Prosecutors in Brooklyn, Baltimore issued orders to forego charges against illegal immigrants

by WorldTribune Staff, May 4, 2017

Illegal aliens will get a pass on minor, non-violent crimes they commit in Brooklyn and Baltimore, a report said.

Prosecutors have ordered their staffs not to charge illegals with minor, non-violent crimes because it could get the offenders deported, Judicial Watch reported in its May 4 Corruption Chronicles blog.

Brooklyn District Attorney Eric Gonzalez. / NY Daily News

According to a statement from District Attorney Eric Gonzalez’s office, the Brooklyn DA’s office is “minimizing collateral immigration consequences of criminal convictions” to avoid “disproportionate collateral consequences, such as deportation, while maintaining public safety.”

Gonzalez insists the new policy “doesn’t compromise but rather compliments his agency’s goal of enhancing public safety and fairness in the criminal justice system,” Judicial Watch said.

Under the old system in which all violators of state crimes were treated equally undocumented immigrants faced harsh immigration penalties as a result of criminal convictions, Gonzalez said, even for minor offenses.

“Now more than ever, we must ensure that a conviction, especially for a minor offense, does not lead to unintended and severe consequences like deportation, which can be unfair, tear families apart and destabilize our communities and businesses,” Gonzalez said. “In Brooklyn, we have been proactive in protecting immigrants from fraud and hate crimes and now, with the unprecedented hiring of immigration attorneys and the implementation of this policy, we continue to lead on this important issue.”

Taxpayers in Brooklyn are paying for two immigration attorneys to train all staff on immigration issues and advise prosecutors when making plea offers and sentencing recommendations, the report said.

The head of a local open borders group celebrated the new rules, asserting that “misdemeanors and low-level offenses often trap immigrants who are unfamiliar with the legal process and potentially expose them to harsh double punishment of being deported and ripped from their families.”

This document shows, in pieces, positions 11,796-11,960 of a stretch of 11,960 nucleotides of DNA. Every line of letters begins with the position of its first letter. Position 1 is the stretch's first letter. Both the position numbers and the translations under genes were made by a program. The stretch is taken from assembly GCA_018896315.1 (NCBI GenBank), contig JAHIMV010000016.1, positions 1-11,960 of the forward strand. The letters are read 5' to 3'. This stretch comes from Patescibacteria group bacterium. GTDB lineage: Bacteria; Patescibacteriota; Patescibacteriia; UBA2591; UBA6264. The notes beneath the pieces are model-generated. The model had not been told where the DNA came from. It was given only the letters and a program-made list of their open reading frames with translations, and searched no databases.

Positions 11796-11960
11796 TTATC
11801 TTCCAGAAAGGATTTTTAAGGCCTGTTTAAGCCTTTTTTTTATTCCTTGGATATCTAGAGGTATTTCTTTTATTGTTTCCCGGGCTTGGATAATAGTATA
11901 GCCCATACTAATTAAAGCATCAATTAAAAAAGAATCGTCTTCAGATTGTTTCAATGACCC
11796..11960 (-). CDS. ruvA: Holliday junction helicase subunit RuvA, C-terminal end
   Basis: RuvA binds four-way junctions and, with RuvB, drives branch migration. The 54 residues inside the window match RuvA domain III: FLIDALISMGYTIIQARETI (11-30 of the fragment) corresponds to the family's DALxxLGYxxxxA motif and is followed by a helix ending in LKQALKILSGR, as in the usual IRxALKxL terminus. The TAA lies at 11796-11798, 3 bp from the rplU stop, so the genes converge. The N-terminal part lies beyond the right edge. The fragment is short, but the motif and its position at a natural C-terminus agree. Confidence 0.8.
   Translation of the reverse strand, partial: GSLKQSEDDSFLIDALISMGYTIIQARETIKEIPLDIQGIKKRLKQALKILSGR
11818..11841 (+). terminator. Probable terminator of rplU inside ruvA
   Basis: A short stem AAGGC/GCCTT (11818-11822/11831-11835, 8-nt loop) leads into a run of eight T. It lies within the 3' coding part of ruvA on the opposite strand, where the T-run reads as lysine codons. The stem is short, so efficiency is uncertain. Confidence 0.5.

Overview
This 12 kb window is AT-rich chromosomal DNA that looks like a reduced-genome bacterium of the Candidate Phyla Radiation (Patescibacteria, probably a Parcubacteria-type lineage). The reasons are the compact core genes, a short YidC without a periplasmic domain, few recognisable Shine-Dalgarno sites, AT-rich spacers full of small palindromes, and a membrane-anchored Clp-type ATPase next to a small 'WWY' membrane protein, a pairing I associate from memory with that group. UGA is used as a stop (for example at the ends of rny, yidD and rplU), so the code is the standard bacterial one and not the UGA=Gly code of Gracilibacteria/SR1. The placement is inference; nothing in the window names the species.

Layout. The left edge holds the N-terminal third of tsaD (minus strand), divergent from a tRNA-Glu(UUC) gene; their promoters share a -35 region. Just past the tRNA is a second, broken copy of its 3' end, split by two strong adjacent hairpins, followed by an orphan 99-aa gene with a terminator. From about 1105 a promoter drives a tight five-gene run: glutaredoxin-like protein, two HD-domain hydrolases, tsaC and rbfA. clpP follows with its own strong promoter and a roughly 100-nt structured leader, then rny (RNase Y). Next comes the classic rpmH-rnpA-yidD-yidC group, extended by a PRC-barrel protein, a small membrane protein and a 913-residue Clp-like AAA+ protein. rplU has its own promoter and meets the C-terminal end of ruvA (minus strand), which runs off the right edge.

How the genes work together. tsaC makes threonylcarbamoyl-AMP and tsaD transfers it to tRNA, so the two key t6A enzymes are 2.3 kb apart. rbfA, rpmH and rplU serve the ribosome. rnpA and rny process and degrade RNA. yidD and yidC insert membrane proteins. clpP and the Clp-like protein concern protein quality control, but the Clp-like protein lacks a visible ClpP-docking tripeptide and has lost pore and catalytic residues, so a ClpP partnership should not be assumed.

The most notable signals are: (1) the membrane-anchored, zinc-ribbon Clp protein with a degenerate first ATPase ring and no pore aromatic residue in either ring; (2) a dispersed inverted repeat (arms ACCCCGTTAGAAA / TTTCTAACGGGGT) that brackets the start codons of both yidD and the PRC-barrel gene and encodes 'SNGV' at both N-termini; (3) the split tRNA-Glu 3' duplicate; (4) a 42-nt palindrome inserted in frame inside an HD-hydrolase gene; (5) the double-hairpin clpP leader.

Under Brooklyn’s new policy lawyers in the prosecutor’s office may consider “alternative offenses the defendant can plead to as well as reasonable modifications to the sentence recommendation.” As an example, the District Attorney’s directive says that a plea to a misdemeanor trespass may be offered instead of a misdemeanor drug offense. Illegal aliens may also be offered a plea for a lesser offense “in light of the disproportionate immigration consequences a higher level offense may result in,” according to the new rules.

Meanwhile, in Baltimore, “there was no public announcement or celebratory press conference but a local newspaper got hold of an internal memo sent by Baltimore’s Chief Deputy State’s Attorney instructing prosecutors to think twice before charging illegal immigrants with minor, non-violent crimes,” the Corruption Chronicles blog noted.

In the memo, Michael Schatzow wrote that the Trump administration’s deportation efforts “have increased the potential collateral consequences to certain immigrants of minor, non-violent criminal conduct.”

In considering the appropriate disposition of a minor, non-violent criminal case, please be certain to consider those potential consequences to the victim, witnesses, and the defendant,” Schatzow wrote to his staff.

Earlier this year, in response to the Trump administration’s immigration enforcement policies, Baltimore Mayor Catherine Pugh reiterated that police and other public agencies in her city never ask about immigration status. “We are a welcoming city,” the mayor said in a local news report “We want everyone here. We want to be able to provide opportunities and jobs and careers for folks. That’s where we are in Baltimore.”

Besides Baltimore, two Maryland counties – Montgomery and Prince George’s – offer illegal immigrants sanctuary.

This year Maryland legislators tried to pass a measure to make the state an official illegal alien sanctuary but the bill, known as the Trust Act, hit a roadblock in a Senate committee after passing in the House of Delegates and the governor has vowed to veto it even if it survives.

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